case you must link the resource with a specific activity number (first column below). All resource requests completed in the various
columns of a specific row must be linked to the new or continuing activity numbered on the first column of that same row. A
resource could also be something necessary for your service/program to function properly to improve student learning, such as updated equipment
in a room/facility; in such
Activity
Personnel
Supplies/
Technology Contract Training Travel Library
Scie
Projected
case be sure to note that the
No.
Classified Staff/
Equipment Hardware/ Services
Material nce
Costs
resource is NOT tied to a
Faculty (C/F/M)*
(S/E)**
Software
s
Labs
specific activity.
(H/S)***
1.
Faculty-LSK courses
2.
Counselor/Coordinator
$100,000 F
3.
Classified Instructional
Specialist
$55,000 C
4.
Yes
Carrels for
DSPS
Assessment
5.
Administration
Assistance II
6.
Part-time Interpreter
Coordinator
$10,000 F
$6,000
H/S
$50,000 C
$20,000 C
* Personnel: Include a C, F, or
M after the amount to
indicate Classified Staff,
Faculty, or Manager.
** S for Supplies, E for
Equipment. If additional
supplies, for example, are
needed for ongoing activities,
this should be requested
through the budget rollover
process.
*** H for Hardware, S for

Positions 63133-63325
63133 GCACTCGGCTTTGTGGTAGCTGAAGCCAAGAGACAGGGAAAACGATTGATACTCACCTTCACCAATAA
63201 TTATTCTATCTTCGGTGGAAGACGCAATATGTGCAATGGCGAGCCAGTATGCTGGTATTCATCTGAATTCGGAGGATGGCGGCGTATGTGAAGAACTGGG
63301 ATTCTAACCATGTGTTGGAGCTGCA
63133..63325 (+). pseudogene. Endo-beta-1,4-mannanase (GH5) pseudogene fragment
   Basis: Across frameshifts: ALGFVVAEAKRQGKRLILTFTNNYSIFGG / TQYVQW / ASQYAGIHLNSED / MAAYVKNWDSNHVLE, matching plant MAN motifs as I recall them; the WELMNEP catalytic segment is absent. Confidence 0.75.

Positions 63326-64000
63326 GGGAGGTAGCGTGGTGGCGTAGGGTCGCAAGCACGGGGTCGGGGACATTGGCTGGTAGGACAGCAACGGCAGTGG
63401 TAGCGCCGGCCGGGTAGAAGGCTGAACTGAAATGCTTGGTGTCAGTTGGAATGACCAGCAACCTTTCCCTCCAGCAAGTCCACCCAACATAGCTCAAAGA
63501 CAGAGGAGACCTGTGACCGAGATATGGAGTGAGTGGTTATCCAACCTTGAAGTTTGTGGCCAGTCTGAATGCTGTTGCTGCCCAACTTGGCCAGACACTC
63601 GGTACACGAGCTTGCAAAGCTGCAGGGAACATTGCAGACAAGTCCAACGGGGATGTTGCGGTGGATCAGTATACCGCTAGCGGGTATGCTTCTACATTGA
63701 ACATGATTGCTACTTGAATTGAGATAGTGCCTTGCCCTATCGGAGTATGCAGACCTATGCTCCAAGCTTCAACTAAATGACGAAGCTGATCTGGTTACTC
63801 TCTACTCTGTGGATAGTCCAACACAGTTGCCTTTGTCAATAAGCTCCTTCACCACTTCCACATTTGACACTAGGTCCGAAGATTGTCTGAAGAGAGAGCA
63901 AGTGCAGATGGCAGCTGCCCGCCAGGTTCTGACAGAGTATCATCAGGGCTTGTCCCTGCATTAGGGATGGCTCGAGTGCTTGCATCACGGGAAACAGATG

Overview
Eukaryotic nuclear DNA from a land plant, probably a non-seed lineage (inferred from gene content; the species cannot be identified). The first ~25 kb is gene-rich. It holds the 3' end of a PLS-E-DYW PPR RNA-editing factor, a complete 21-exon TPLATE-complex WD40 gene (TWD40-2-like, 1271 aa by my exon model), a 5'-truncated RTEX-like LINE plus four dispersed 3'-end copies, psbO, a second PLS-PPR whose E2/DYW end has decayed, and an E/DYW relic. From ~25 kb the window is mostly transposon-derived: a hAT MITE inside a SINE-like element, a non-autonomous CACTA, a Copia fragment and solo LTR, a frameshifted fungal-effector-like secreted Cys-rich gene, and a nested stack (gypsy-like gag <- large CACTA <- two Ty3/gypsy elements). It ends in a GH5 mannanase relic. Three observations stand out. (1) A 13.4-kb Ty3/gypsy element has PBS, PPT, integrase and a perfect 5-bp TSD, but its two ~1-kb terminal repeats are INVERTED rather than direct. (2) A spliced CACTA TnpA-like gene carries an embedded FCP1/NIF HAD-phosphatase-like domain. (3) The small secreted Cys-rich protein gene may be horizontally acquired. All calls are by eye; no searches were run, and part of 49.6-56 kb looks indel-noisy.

Software.
APPENDIX A. Strategic Priorities & Goals
(from Hartnell College Strategic Plan 2013-2018)
Priority 1: Student
Access
Goal 1A: Hartnell College will provide higher education, workforce development, and lifelong
learning opportunities—with seamless pathways—to all of the college’s present and prospective
constituent individuals and groups.
Priority 2: Student
Success
Goal 2A: Hartnell College will provide a supportive, innovative, and collaborative learning
environment to help students pursue and achieve educational success.
Goal 2B: Hartnell College will provide a supportive, innovative, and collaborative learning
environment that addresses and meets the diverse learning needs of students.
Priority 3: Employee
Diversity and Development
Goal 3A: Hartnell College is committed to 1) increasing diversity among its employees; 2)